Fairness of dice is a sometimes loose concept. While there are games in which each result matters significantly (i.e. Yahtzee), there are games like pen and paper RPGs where there's a difficulty rating, and whether you succeed by rolling a 16 or 17 isn't important. Of course, a different check might succeed on a 17, but fail on a 16, but what I'm trying to get at is that not in all situations, perfect fairness matters. But of course, a perfectly fair die is never worse than a biased one in this regard.
Another thing I want to note is that while the question is about the die as an object itself, how it's being tossed is another matter entirely, which influences how fairly a die will actually roll, regardless of its physical capabilities of doing so, and even if you're not actively trying to cheat on the toss.
As far as my research goes, accuracy is mainly attempted to be achieved at the production stage, so starting out with well-manufactured dice seems to be mandatory. This consists of getting a mold free of air bubbles, avoid bias from finishing the die (such as from tumbling). and mitigate the uneven amount of material taken out of the die when carving numbers into them.
If you're looking for six-sided dice, there's two great commonly available options: Casino dice, and precision Backgammon dice. Both are made with accuracy in mind, and should offer the highest amount of fairness you can wish to acquire due to the stakes involved in using them (referring to casino dice in particular).
If you're looking for less common dice, such as the typical d4, d6, d8, d10, d12, d20, d100 assortment of pen&paper dice, the ones I've found to be well-manufactured are GameScience/Zocchi precision dice. There's this test that basically concludes that non-precision Chessex dice are good enough, however also shows that precision dice have a more even spread, which is what this question is asking for. There's a video by Louis Zocchi, explaining the reasons for that, basically stating that tumbling destroys the balance of the die.
I personally own four sets of these dice, inked them with crayons (which should mitigate the missing material more than a pen would, but I cannot provide any measurements in terms of how well this works, or even whether I potentially made it worse in terms of balance).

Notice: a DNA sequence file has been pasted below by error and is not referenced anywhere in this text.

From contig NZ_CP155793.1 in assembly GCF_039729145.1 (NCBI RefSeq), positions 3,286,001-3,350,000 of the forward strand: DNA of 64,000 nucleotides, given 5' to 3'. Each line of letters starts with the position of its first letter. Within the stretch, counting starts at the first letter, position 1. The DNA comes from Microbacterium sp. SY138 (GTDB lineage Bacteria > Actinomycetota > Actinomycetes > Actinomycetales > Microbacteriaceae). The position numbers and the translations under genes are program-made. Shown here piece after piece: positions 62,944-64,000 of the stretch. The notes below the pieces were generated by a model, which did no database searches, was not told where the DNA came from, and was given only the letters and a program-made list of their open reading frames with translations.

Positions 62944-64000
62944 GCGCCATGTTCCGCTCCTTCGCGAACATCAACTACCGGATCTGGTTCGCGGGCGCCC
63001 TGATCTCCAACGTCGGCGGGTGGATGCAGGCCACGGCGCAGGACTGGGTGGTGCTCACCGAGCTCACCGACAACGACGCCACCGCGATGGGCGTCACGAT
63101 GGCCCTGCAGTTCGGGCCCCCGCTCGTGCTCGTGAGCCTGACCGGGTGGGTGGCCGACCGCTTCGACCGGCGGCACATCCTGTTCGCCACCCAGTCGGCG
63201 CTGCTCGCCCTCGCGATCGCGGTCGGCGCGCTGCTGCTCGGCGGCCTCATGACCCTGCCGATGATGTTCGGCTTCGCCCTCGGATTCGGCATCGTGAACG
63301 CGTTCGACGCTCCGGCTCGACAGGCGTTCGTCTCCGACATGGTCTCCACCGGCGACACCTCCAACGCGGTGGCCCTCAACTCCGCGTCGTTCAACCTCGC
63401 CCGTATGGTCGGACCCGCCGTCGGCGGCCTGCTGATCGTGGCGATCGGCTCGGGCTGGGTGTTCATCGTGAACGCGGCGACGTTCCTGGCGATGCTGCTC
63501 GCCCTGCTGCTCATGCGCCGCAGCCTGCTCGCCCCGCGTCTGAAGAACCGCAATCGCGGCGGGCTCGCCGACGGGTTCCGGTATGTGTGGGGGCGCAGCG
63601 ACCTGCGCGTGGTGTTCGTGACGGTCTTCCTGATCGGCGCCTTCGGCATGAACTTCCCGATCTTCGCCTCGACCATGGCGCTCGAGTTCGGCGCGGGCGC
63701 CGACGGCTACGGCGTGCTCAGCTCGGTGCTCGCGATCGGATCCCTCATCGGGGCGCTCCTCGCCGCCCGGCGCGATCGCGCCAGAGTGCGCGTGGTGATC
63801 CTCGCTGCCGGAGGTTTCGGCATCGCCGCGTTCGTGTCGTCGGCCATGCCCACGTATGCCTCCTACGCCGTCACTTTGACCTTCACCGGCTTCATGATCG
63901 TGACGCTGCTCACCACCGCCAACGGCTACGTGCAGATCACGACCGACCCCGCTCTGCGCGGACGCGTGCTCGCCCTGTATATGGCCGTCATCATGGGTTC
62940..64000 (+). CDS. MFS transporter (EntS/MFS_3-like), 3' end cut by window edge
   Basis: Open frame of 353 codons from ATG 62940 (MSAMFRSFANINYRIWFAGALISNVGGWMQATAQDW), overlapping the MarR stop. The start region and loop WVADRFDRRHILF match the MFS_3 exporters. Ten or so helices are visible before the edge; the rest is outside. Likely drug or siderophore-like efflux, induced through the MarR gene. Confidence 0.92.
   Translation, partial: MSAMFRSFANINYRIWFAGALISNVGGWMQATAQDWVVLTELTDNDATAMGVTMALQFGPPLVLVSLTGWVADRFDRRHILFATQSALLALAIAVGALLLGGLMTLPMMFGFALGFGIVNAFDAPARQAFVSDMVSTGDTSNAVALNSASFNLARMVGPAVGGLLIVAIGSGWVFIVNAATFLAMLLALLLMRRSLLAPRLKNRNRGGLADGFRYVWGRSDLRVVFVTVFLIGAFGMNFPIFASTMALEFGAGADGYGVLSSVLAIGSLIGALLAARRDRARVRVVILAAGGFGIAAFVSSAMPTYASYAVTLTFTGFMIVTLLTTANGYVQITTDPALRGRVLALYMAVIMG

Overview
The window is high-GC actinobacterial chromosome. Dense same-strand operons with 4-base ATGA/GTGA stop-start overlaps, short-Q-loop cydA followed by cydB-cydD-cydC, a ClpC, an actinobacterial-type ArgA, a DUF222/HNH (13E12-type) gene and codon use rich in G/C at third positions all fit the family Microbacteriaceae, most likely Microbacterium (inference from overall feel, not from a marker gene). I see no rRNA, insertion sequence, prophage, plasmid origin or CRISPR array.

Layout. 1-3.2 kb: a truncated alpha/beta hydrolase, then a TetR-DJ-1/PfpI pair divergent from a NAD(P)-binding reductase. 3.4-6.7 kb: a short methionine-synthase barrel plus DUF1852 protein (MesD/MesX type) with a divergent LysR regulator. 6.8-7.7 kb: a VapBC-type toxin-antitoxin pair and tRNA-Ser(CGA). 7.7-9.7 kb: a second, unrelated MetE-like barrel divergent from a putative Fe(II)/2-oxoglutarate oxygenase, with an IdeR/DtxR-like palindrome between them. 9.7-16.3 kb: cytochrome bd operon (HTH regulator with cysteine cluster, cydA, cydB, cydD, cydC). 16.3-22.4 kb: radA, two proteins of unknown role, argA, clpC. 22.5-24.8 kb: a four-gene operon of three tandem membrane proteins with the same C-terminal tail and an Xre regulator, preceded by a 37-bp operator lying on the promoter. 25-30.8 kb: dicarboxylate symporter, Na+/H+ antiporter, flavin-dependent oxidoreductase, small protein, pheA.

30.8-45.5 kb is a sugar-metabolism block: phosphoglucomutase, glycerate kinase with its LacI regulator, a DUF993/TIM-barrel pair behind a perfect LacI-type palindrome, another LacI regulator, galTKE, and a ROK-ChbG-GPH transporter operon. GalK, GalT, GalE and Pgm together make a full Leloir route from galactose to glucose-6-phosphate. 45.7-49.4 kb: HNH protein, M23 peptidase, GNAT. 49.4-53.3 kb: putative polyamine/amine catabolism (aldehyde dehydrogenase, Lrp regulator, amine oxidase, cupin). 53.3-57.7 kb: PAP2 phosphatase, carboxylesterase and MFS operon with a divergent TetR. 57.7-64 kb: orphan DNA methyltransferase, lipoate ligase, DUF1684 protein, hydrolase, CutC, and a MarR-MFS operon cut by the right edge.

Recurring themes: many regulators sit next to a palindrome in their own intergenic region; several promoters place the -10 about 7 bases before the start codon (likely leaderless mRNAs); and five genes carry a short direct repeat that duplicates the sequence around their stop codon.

I believe I've come across precision dice from another company over the years, but never owned a set of them, and I failed to find them when looking for it now.
Opaque vs. Transparent Dice
Air bubbles may form within a die during the process of injection molding, which may result in an unbalanced die. That can be avoided (in part or full) by injecting the material more slowly, as well as letting the dice cure (cool) for a longer amount of time, which is done for transparent dice, where air bubbles would otherwise be visible. For opaque dice, this slower process isn't necessary to achieve a perfect appearance, as you cannot spot any air bubbles forming under the surface, so it makes sense for manufacturing efficiency reasons to speed up the process, resulting in the aforementioned air bubbles. This has apparently been confirmed by dice manufacturers, and makes sense if you consider that outside of this question thread, "good enough" works for most players. The previous link states that this might not actually affect the balance of the dice, which of course is true (especially considering that dice manufacturers may use different processes), but tests exist that at least some opaque dice are far more biased than transparent dice (although I will point out that this is certainly not a Chessex-specific issue - it's just what the person in the video happened to test).